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Bank of Japan remains silent and sees gradual recovery continue | message


By Megumi Fujikawa

TOKYO (Dow Jones) – The Bank of Japan (BoJ) has left its monetary policy unchanged and has also confirmed its view that the country’s economy is gradually recovering from the effects of the coronavirus pandemic. However, she underlined that she would take further action should this become necessary. “Japan’s economy is likely to follow an upward trend with the resumption of economic activity and the gradual weakening of the effects of Covid-19,” the central bank writes in its quarterly outlook.

The BoJ assumes that the gross domestic product in the fiscal year to the end of March 2021 will shrink by 5.5 percent. In July, the forecast was minus 4.7 percent. In the following years growth rates of 3.6 (July forecast: 3.3) percent and 1.6 (1.5) percent are expected.

The Bank of Japan’s inflation forecast shows that prices are likely to remain well below their 2 percent target for at least the next two years. Core inflation excluding fresh food is expected to be 0.7 percent in the fiscal year of March 2023, but will be minus 0.7 (minus 0.6) percent in the current year. The BOJ has kept its target for short-term interest rates at minus 0.1 percent and its target for the yield on ten-year Japanese government bonds at around zero. It also confirmed its annual target for purchases of exchange-traded funds (ETFs) of 12 trillion yen and the limit for purchases of commercial paper and corporate bonds of 20 trillion yen.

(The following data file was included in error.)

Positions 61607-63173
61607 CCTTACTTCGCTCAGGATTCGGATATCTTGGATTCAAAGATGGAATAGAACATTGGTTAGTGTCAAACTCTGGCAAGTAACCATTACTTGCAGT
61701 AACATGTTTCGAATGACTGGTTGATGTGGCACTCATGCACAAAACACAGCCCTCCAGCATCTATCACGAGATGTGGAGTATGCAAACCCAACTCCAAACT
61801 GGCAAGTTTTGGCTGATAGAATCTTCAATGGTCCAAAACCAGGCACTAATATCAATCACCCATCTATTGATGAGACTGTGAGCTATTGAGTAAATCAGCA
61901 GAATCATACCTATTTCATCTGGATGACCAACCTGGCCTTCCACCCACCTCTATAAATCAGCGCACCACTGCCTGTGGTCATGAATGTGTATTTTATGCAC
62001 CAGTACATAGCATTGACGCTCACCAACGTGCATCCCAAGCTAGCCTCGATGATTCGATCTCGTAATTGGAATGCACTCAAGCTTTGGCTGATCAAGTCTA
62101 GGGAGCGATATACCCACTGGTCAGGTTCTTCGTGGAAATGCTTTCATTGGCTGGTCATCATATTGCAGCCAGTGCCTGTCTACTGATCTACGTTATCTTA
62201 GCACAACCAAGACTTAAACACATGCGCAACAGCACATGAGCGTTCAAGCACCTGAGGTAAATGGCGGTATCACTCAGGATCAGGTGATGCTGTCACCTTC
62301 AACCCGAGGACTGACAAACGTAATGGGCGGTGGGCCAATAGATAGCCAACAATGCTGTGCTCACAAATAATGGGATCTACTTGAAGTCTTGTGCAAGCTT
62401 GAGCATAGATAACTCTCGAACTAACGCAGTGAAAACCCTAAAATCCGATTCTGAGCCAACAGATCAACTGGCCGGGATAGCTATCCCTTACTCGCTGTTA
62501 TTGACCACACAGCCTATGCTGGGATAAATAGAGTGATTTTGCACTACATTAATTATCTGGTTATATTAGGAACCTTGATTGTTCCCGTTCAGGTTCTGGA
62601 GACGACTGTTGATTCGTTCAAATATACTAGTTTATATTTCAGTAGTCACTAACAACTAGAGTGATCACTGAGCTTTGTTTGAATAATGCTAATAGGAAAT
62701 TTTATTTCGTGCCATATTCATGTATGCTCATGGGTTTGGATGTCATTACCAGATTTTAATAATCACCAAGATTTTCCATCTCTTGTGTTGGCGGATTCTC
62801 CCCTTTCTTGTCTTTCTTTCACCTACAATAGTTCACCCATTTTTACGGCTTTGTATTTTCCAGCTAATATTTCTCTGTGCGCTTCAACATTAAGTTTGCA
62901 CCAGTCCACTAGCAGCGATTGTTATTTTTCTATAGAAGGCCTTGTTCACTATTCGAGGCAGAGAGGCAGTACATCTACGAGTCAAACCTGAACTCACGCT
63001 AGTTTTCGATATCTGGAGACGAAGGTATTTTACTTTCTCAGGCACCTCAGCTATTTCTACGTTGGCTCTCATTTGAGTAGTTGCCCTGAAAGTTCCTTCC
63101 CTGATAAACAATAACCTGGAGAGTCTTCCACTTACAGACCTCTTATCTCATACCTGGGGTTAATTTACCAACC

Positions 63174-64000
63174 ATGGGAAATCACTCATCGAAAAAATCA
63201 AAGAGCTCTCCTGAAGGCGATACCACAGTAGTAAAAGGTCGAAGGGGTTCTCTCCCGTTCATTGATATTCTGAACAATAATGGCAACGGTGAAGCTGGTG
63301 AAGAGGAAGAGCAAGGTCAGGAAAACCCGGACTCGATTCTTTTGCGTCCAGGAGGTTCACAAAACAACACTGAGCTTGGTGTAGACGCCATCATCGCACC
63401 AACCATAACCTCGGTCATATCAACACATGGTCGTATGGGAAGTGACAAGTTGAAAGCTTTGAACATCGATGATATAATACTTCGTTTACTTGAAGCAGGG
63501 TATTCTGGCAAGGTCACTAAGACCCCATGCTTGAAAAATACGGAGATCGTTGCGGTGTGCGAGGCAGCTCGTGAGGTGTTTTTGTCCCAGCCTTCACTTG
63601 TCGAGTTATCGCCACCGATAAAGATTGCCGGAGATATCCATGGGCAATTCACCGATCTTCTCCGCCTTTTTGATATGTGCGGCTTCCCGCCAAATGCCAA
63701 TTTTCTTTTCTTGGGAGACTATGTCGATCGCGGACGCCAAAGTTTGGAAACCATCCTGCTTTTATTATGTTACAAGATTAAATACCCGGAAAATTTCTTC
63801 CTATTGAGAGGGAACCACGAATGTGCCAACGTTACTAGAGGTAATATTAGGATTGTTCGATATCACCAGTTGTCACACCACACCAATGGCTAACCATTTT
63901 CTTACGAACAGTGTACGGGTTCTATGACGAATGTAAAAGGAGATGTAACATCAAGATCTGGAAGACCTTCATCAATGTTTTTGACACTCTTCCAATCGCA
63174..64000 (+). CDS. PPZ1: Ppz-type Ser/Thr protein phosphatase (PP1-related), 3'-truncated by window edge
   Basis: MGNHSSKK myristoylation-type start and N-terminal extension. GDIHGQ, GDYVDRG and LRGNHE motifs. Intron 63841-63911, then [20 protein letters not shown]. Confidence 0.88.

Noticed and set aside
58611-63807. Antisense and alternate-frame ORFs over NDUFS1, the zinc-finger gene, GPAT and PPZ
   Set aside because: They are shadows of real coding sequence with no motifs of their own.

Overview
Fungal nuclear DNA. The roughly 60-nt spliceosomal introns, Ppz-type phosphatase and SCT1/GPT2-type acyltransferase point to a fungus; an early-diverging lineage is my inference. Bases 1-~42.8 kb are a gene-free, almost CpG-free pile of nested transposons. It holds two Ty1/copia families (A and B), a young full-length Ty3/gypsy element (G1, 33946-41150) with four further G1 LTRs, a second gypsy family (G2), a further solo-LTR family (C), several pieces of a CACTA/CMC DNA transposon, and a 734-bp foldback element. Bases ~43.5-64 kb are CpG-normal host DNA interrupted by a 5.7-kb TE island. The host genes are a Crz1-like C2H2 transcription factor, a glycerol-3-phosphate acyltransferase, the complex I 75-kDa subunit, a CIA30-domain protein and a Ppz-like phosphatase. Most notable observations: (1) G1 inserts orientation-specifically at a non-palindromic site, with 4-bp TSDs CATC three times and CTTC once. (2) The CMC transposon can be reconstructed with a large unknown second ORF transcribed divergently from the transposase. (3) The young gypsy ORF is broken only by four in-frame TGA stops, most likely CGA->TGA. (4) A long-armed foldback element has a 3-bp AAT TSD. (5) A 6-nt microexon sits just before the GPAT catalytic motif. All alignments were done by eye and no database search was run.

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(END) Dow Jones Newswires

October 29, 2020 01:24 AM ET (05:24 GMT)

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